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opinion | Donald B. Rosenfield

Made in the US: Manufacturing moving onshore

The health of the US manufacturing sector has been at the top of the news agenda for some time. Factory closures are highly publicized; businesses that move their production overseas are publicly shamed; and politicians often find themselves on the defensive.

True, the United States has seen a dramatic reduction in manufacturing jobs over the past decade, and many of those jobs are not coming back. (Garment-making and smartphone assembly will likely stay in places such as China.)

Despite all the negativity, though, US manufacturing is in good shape. Industrial production remains near its all-time peak, as measured by the Federal Reserve Board, and the sector will likely continue to thrive. More companies will set up — or indeed keep — their production here as the manufacturing sector becomes more efficient, innovative, and technologically sophisticated to allow for greater product variety.

A little background: Two years ago, the MIT Production in the Innovation Economy Commission — a group that I was part of — embarked on a project seeking ways to help the United States remain a leader in innovation. We interviewed hundreds of companies, including US-based multinationals, small- to medium-sized manufacturers, foreign companies, and startups. We analyzed the challenges these firms face in bringing new ideas to market. Our goal was to figure out how they attain the right funding, the right supply chain, the right partnerships, and the right work force to move concepts from the drawing board to the final assembly line.

My role was to find out how companies decide where to locate their factories, the idea being that if we understood what companies look for in a location, we could suggest ways to make the United States a more attractive place to set up shop.


Companies have five key criteria: first, they want a manufacturing site that’s close to developers and suppliers to reduce the time from design to production; second, they want to be near technology development so they can take advantage of process innovations and facilitate product variety; third, they want proximity to their consumers; fourth, they want a place with low transportation costs to suppliers and markets; and finally, they want a location with reduced production costs, essentially where labor is cheap.


The United States wins on most of these fronts — a reality that many companies grasp. Take New Balance, for instance. Based in Boston, the shoe company has five American factories that assemble a quarter of the footwear it sells. New Balance produces a wide variety of shoes, which requires significant inventory support; being in the United States, close to its markets, enables the company to provide this support efficiently. Having plants here enables New Balance to replenish its stores quickly and gain a deeper understanding of customers’ wants and needs. The company also has access to US innovation in flexible manufacturing systems and planning techniques.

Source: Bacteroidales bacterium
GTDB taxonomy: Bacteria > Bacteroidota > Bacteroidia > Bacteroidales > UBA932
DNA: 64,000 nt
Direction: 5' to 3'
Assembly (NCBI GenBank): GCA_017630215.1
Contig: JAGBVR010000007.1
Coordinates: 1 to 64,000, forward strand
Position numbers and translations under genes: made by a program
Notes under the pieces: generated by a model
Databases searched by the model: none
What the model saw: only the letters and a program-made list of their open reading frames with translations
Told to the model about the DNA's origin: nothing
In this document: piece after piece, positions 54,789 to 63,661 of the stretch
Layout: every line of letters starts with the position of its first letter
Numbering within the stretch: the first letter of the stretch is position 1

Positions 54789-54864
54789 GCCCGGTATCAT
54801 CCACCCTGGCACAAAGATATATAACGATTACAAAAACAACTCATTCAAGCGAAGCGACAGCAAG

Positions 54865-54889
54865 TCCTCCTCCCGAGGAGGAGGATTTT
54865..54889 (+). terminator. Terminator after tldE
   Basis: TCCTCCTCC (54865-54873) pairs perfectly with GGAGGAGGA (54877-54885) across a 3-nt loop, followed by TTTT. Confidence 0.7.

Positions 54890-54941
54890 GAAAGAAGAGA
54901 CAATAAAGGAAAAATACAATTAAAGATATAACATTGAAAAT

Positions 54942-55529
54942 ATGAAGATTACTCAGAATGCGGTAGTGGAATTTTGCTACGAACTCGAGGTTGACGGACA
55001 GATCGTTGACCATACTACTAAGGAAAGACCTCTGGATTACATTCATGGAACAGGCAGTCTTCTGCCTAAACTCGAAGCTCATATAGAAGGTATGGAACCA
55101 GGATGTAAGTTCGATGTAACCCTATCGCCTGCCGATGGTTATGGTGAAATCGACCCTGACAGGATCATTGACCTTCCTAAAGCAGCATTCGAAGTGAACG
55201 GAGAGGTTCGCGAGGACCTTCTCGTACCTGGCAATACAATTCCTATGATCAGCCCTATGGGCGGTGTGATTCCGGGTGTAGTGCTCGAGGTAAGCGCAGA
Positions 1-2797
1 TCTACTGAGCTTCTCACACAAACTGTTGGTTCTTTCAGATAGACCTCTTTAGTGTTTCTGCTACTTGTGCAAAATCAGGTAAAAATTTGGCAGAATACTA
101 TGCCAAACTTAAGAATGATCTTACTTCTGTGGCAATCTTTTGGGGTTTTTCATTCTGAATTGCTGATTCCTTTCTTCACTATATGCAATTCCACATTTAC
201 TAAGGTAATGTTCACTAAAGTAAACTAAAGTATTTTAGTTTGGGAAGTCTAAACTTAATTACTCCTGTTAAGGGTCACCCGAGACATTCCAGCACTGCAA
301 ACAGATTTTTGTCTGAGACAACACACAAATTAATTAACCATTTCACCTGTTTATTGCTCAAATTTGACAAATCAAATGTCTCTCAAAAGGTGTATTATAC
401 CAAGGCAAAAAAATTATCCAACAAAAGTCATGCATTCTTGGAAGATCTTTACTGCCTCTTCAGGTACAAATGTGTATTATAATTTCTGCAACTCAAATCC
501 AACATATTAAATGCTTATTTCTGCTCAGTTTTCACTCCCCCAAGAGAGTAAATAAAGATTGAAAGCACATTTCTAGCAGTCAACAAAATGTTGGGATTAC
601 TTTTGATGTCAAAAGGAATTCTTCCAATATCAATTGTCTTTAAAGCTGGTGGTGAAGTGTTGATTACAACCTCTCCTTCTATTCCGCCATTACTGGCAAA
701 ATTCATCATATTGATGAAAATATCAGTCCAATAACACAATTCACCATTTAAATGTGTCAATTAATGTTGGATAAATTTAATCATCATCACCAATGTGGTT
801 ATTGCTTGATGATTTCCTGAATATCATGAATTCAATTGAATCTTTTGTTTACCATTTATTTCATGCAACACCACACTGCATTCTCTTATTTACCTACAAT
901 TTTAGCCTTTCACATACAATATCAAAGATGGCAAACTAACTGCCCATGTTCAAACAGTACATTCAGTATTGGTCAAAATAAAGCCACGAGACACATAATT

In addition, New Balance invests heavily in advanced manufacturing methods where the United States is at the forefront, including 3-D printing, a process that creates three-dimensional objects out of digital models. “We think that 3-D printing and some of the more innovative manufacturing methods, especially lean manufacturing, are really the future,” Rob DeMartini, the CEO of New Balance, told the Globe recently.

Intel, the semiconductor chip maker, is another company that famously takes advantage of US technological innovation — both in terms of how it manufactures products and in the ingenuity of the products themselves. Three-fourths of Intel’s cutting-edge wafer fabrication is done in the United States. Moreover, 75 percent of Intel’s combined R&D and capital investment is in the United States.


There’s a place for onshoring and there’s a place for offshoring. It makes sense for certain companies to make certain goods — such as chips and hi-tech sneakers — in the United States, just as it makes sense for other companies to produce other goods — apparel and narrow product lines, for instance — elsewhere. So while some industries have been largely offshored, others have great potential to thrive in the United States. The challenge for us is to make the investments to fully realize this potential.

Donald B. Rosenfield is director of the Leaders for Global Operations program and a senior lecturer at the MIT Sloan School of Management.